Two discrete modes of histone gene expression during oogenesis in Drosophila melanogaster

Linda Ambrosio, Paul Schedl

Research output: Contribution to journalArticle

20 Scopus citations

Abstract

We have used in situ hybridization to ovarian tissue sections to study the pattern of histone gene expression during oogenesis in Drosophila melanogaster. Our studies suggest that there are two distinct phases of histone gene expression during oogenesis. In the first phase, which occurs during early to middle oogenesis (stages 5-10A), we observe a mosaic pattern of histone mRNA in the 15 nurse cells of the egg chamber: some cells have very high levels of mRNA, while others have little or no mRNA. Our analysis suggests that there is a cyclic accumulation and subsequent degradation of histone mRNA in the egg chamber and that very little histone mRNA is transported into the growing oocyte. Moreover, since the endomitotic replication cycles of the nurse cells are asynchronous during this period, the mosaic distribution of histone message would suggest that the expression of the histone genes in each nurse cell nucleus is probably coupled to DNA replication as in most somatic cells. The second phase begins at stage 10B. During this period, histone gene expression appears to be "induced" in all 15 nurse cells of the egg chamber, and instead of a mosaic pattern, high levels of histone mRNA are found in all cells. Unlike the earlier phase, this expression is apparently uncoupled from the endomitotic replication of the nurse cells (which are completed by the end of stage 10A). Moreover, much of the newly synthesized histone mRNA is transported from the nurse cells into the oocyte where it accumulates and is stored for use during early embryogenesis. Finally, we have also observed tightly clustered grains within nurse cell nuclei in non-denatured tissue sections. As was the case with cytoplasmic histone mRNA, there is a mosaic distribution of nuclear grains stages 5 to 10A, while at stage 10B, virtually all nurse cell nuclei have grain clusters. These grain clusters appear to be due to the hybridization of nurse cell histone gene DNA to our probe, and are localized in specific regions of the nucleus.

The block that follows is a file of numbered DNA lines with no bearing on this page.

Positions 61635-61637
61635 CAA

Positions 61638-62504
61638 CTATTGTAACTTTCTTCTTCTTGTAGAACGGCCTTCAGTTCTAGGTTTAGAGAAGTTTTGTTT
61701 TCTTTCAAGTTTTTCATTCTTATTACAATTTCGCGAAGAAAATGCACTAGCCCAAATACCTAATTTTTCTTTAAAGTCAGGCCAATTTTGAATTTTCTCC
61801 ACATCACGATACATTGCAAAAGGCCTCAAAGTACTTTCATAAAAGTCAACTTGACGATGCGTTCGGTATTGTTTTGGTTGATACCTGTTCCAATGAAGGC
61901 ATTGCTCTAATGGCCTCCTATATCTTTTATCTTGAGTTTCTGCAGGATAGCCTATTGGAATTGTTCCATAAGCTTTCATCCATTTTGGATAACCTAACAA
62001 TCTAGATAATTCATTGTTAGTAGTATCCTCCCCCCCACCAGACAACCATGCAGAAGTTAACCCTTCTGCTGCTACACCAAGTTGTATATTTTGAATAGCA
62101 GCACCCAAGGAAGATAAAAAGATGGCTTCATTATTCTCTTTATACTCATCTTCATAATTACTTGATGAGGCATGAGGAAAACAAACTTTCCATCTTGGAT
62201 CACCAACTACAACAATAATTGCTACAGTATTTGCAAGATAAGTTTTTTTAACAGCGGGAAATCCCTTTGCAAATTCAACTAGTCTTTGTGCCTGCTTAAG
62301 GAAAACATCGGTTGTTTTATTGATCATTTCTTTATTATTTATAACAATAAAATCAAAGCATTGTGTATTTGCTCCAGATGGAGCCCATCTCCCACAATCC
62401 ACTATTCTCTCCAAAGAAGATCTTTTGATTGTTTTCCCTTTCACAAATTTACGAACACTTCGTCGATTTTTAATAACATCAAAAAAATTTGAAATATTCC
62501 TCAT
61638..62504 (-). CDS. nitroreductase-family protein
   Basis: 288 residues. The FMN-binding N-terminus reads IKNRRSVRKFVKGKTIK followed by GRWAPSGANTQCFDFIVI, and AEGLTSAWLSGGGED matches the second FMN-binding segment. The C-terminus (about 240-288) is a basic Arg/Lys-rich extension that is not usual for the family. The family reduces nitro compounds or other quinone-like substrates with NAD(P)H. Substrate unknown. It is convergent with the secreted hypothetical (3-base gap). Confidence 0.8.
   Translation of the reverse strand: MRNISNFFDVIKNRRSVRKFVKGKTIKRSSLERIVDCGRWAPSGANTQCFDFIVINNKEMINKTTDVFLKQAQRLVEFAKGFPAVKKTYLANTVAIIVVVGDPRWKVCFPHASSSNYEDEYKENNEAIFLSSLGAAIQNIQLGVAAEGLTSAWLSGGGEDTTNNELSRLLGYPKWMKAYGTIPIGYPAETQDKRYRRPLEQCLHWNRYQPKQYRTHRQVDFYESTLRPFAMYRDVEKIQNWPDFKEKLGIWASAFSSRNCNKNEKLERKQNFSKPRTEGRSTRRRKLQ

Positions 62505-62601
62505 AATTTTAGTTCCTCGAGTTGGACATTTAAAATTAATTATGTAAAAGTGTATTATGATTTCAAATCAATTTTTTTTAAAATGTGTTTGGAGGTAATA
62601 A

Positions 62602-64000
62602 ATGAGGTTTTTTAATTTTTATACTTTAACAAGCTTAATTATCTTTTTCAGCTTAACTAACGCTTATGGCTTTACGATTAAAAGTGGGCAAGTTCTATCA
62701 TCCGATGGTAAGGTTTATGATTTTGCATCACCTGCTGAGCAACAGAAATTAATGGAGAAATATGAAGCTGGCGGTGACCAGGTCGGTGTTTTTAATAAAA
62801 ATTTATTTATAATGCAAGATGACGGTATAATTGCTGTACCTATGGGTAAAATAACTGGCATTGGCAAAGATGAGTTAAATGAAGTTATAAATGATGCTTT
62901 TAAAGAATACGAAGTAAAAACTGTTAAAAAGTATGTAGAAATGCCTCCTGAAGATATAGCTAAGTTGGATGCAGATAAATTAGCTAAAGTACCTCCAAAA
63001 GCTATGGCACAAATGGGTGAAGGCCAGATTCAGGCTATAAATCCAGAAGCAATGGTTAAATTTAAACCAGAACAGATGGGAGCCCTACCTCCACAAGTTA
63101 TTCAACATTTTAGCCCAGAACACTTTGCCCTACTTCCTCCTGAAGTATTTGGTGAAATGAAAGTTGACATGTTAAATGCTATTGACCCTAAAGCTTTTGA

Original languageEnglish (US)
Pages (from-to)220-231
Number of pages12
JournalDevelopmental biology
Volume111
Issue number1
DOIs
StatePublished - Sep 1985

All Science Journal Classification (ASJC) codes

  • Molecular Biology
  • Developmental Biology
  • Cell Biology

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